When it comes to providing an in-service training on rescues, active victim rescues usually take priority.
Let’s be honest: Training on active victims is fun. There’s a lot of splashing, yelling and overall action in the water. Lots of young lifeguards define themselves on their ability to make rescues.
However, it’s our proficiency and speed with passive victims that truly defines us. An active victim is most likely still on the surface, moving and struggling, whereas a passive victim has more than likely exhausted their energy and become unresponsive. The victim could be on the surface or submerged.
The priority of the lifeguard becomes stopping the drowning process, followed by extricating the victim. This in-service will focus on submerged victim rescues with extrication.
Rescuing a passive victim has its challenges. The victim’s body is limp, requiring the lifeguard to physically manage and secure the victim onto the rescue tube. The victim’s size, whether a small child or large adult, changes the effort needed to make the rescue from simple to dramatic. Start with rescues in shallow water, then move to mid-depth and, lastly, deep water.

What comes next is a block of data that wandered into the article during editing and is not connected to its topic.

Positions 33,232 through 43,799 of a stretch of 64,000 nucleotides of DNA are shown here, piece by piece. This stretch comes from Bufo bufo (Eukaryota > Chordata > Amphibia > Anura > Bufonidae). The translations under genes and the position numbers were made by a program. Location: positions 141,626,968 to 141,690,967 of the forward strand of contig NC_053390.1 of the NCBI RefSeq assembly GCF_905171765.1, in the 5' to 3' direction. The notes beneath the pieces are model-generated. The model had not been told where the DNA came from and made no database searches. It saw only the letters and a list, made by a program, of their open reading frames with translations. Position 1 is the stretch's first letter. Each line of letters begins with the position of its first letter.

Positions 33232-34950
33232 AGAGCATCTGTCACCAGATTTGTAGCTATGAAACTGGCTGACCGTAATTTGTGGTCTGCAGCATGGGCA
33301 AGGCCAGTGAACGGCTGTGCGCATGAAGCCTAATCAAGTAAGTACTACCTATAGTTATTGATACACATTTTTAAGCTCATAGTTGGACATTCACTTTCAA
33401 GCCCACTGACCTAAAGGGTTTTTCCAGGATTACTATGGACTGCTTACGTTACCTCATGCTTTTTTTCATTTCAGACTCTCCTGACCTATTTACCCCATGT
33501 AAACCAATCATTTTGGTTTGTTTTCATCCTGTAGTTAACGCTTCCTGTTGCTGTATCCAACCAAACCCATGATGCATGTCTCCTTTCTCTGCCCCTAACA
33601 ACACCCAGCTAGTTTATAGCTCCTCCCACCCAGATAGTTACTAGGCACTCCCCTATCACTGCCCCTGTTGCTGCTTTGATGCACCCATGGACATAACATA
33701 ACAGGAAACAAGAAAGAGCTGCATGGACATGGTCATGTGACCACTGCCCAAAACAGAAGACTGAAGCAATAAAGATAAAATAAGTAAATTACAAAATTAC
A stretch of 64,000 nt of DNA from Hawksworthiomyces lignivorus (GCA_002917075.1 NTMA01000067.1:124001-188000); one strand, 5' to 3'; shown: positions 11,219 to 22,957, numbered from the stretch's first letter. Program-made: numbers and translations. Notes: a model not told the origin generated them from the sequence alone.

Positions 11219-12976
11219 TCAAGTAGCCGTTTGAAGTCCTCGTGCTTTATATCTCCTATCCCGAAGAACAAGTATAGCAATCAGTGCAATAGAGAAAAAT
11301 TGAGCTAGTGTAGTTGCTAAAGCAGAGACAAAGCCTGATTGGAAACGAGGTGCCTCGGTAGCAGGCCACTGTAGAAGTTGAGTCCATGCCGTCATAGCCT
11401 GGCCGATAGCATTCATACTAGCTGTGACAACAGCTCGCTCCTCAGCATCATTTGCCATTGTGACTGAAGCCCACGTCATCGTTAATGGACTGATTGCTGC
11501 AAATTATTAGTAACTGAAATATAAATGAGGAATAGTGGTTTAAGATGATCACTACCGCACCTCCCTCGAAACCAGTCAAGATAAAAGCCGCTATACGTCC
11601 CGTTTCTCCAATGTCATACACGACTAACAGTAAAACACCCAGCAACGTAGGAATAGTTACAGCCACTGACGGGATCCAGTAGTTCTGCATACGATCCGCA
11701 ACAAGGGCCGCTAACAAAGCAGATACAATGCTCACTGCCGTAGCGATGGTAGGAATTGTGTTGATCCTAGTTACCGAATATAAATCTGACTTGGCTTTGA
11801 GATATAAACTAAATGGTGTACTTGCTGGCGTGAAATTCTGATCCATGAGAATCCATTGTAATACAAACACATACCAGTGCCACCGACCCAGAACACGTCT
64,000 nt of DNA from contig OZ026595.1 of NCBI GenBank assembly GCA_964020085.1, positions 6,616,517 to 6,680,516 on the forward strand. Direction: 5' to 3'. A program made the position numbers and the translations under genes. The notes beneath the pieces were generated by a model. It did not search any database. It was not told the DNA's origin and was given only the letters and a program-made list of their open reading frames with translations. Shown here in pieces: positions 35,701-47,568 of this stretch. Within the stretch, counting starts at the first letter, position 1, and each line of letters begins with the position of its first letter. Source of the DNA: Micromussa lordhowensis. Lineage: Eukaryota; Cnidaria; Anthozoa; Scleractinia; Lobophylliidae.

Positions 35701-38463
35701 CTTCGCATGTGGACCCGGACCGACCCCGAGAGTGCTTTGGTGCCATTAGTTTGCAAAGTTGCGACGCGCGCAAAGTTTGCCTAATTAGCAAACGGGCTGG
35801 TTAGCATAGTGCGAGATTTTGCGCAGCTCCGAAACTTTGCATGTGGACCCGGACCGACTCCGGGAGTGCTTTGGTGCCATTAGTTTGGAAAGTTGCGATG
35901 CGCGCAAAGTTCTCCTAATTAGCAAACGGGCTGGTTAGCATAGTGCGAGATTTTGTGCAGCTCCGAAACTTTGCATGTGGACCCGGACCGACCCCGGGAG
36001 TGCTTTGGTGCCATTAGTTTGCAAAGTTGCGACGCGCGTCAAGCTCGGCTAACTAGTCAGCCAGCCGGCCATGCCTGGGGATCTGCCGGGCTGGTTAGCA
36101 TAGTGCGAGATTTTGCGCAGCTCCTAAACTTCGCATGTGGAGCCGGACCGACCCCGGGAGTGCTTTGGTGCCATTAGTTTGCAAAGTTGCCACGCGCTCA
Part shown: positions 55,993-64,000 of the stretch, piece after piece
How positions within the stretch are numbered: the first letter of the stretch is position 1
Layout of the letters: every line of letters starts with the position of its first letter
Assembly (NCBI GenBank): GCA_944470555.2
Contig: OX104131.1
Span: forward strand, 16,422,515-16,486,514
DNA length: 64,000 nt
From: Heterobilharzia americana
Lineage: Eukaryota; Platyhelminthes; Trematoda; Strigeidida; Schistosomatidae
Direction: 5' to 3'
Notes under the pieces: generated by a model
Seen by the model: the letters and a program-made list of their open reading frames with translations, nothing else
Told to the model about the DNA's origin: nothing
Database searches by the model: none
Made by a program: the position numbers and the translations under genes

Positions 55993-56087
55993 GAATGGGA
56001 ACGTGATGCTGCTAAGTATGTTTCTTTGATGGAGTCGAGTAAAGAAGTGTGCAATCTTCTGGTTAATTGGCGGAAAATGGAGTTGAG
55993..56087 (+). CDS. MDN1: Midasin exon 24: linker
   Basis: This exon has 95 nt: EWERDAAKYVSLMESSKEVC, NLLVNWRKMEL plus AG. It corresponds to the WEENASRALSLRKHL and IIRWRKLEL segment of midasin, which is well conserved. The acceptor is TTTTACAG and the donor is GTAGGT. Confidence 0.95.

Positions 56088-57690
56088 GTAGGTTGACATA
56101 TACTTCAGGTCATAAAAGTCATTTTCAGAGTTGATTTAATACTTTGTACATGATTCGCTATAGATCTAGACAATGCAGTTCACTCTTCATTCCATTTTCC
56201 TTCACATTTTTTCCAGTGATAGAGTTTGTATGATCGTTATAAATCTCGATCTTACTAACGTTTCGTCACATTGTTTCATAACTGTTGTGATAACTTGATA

Shallow water (3 to 5 feet deep) provides an optimal environment for lifeguards to build their proficiency before moving to mid-depth (5 to 9 feet deep) and deep water (9 feet plus). Shallow water provides a certain level of comfort and certainty. The shallow depth allows the lifeguard full access to the victim from the left, right, front, back, top and bottom positions. If the victim is floating on the surface, the lifeguard can maneuver around the victim with relative ease. Shallow water also provides the lifeguard easy access to air, allowing them to focus on developing rescue techniques without having to tread water and breathe. If the victim is submerged, shallow water provides a short distance if the lifeguard needs surface for air. And if something goes awry, both the lifeguard and the victim can stop the drill and stand up.
Lastly, shallow water allows the lifeguard to focus on making contact and securing the victim to the rescue tube. The lifeguard should be able to make safe and effective contact with the victim, whether floating on the surface, face-up or face-down, facing away or towards the lifeguard, and submerged facing away or towards the rescuer.
Securing the victim means the victim is placed on the rescue tube face-up, with their airway open, and the victim is in a stable position on the rescue tube. Stability is demonstrated by the lifeguard being able to release their hands from the victim and tube and the victim staying on the tube.
Why hands free? If the victim requires airway management before being removed from the water, the lifeguard should be able to reach for their fanny pack, be able to remove their pocket mask and use it on the victim. Remember, for a passive submerged victim in the water, securing the airway and providing ventilations if needed is the priority. If the victim is unresponsive but breathing, then maintain their airway, extricate and provide additional care.